Early Signs of Psychosis in Youth Mental Health

Summary: A new study reveals that 50% of youth accessing mental health services exhibit Psychosis Spectrum Symptoms (PSS). This higher-than-expected prevalence highlights the need for early detection and intervention strategies.

The study, part of the larger Toronto Adolescent and Youth Cohort Study, aims to identify early predictors of psychosis spectrum disorder and improve intervention effectiveness.

By integrating research assessments into clinical practice and involving youth in a patient-facing dashboard, the study seeks to develop new strategies for early identification and better characterize the mental health needs of at-risk youth.

Key Facts:

  1. Half of the youth in the study, aged 11-24, displayed Psychosis Spectrum Symptoms, indicating a higher prevalence than anticipated.
  2. The study focuses on early indicators to predict psychosis risk and aims to improve the current 5% effectiveness rate in identifying at-risk children.
  3. This longitudinal study, involving patient and caregiver co-design, will follow 1500 youth over five years, integrating research into clinical practice for immediate application.

Source: University of Toronto

A new study co-led by Associate Professor Kristin Cleverley of the Lawrence Bloomberg Faculty of Nursing has found evidence that Psychosis Spectrum Symptoms (PSS) are often present in youth accessing mental health services.

From a profile of the initial 417 youth aged 11-24 participating in the study, 50 percent were shown to meet the threshold for Psychosis Spectrum Symptoms, a number Cleverley says was higher than expected, meaning there is a large number of children with these symptoms accessing mental health services.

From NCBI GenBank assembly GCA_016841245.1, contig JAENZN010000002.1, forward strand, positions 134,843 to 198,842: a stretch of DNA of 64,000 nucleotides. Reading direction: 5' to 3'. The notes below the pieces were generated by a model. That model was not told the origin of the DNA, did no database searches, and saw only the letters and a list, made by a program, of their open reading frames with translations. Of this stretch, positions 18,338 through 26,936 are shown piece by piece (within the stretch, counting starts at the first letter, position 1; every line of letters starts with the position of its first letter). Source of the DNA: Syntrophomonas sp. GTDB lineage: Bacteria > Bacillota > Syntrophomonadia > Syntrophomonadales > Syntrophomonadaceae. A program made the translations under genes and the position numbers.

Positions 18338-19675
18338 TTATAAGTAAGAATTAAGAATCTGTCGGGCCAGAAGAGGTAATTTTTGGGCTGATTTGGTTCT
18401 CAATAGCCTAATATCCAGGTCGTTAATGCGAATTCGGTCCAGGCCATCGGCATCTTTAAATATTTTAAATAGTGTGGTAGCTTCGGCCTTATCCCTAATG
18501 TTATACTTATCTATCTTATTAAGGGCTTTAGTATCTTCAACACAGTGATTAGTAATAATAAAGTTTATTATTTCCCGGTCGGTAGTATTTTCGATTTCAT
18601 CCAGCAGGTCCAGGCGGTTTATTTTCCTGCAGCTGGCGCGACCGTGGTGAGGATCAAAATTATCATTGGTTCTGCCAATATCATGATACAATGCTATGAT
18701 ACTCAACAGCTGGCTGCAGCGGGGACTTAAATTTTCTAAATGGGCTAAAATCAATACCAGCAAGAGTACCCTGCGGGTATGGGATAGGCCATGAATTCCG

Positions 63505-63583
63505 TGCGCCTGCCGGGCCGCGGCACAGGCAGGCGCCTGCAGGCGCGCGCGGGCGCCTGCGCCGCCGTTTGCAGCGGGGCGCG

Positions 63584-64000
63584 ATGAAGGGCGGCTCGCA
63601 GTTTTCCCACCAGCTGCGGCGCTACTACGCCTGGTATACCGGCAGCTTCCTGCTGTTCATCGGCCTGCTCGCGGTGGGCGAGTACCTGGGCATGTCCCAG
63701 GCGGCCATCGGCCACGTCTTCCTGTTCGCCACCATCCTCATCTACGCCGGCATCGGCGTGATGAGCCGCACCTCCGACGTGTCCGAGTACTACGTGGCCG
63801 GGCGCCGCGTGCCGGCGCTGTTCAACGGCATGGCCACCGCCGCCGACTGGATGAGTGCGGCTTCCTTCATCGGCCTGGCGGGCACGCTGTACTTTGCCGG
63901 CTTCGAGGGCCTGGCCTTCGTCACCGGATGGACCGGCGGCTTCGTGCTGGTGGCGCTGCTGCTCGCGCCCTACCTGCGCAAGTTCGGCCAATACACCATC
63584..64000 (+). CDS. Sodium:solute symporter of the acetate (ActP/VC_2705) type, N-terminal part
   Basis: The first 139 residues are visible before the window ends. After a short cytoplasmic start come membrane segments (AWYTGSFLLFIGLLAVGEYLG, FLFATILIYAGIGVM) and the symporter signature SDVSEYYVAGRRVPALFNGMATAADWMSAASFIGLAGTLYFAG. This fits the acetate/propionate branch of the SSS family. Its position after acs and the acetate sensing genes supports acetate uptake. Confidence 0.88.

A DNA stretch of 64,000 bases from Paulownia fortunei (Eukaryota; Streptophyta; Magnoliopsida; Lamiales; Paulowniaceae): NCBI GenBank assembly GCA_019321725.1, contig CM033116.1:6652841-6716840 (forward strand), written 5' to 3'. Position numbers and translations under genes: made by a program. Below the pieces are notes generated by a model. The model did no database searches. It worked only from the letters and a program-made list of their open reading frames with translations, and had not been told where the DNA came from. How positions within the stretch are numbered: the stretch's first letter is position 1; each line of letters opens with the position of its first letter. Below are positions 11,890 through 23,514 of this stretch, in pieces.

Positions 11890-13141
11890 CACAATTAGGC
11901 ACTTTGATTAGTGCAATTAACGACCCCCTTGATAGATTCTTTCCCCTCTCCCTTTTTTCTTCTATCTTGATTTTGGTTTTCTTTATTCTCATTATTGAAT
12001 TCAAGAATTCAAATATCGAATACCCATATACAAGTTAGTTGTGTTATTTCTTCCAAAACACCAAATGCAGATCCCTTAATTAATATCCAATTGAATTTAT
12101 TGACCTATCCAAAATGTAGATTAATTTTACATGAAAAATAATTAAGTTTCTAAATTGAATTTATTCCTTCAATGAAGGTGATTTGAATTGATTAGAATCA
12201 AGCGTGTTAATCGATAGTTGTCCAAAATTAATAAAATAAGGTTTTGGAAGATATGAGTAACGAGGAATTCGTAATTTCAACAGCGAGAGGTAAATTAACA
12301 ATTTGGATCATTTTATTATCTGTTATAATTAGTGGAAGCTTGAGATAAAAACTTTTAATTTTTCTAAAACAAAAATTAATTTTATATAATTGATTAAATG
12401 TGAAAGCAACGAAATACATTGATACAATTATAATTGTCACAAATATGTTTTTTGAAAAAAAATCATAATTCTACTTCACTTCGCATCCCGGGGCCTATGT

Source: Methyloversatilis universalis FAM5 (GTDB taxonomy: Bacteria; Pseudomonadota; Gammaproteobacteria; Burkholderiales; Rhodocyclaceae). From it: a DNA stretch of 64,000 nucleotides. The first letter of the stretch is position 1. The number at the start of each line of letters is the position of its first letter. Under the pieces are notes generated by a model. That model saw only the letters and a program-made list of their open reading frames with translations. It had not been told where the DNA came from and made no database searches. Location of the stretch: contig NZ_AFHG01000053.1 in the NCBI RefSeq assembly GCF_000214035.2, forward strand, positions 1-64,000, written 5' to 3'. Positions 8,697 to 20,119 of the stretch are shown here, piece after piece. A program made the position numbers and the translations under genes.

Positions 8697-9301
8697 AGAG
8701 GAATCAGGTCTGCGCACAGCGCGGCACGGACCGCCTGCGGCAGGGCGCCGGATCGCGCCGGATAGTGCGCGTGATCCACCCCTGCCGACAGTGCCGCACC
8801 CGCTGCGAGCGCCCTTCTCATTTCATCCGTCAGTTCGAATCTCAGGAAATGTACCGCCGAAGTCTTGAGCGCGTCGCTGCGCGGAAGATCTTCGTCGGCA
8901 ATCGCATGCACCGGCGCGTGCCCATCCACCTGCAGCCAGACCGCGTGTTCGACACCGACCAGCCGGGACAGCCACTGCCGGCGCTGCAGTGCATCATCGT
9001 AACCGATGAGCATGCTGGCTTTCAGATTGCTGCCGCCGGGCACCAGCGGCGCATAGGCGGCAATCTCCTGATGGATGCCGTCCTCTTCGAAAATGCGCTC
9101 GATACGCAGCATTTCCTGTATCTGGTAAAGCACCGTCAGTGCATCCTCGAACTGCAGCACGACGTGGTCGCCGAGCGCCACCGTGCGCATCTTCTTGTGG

This shows a young girl.
A novel aspect of the TAY Cohort Study is youth are given access to a patient-facing dashboard of their research results that is also integrated into their clinical record. Credit: Neuroscience News

Cleverley, who is also the CAMH Chair in Mental Health Nursing Research, says that what is novel about this study is that researchers are assessing early indicators that might predict whether someone is more at risk of developing Psychosis Spectrum Disorder, and examine whether there is a point at which earlier intervention for that youth could be more effective.

“Traditionally, early psychosis care starts when there is a serious presentation of psychotic symptoms, which usually occurs in the late teen years,” says Cleverley.

“The current approach to identifying children at risk of developing a psychotic disorder is only about 5 per cent effective, but with this study we can start to assess certain patterns or changes in function that can signal if an earlier intervention may be beneficial.”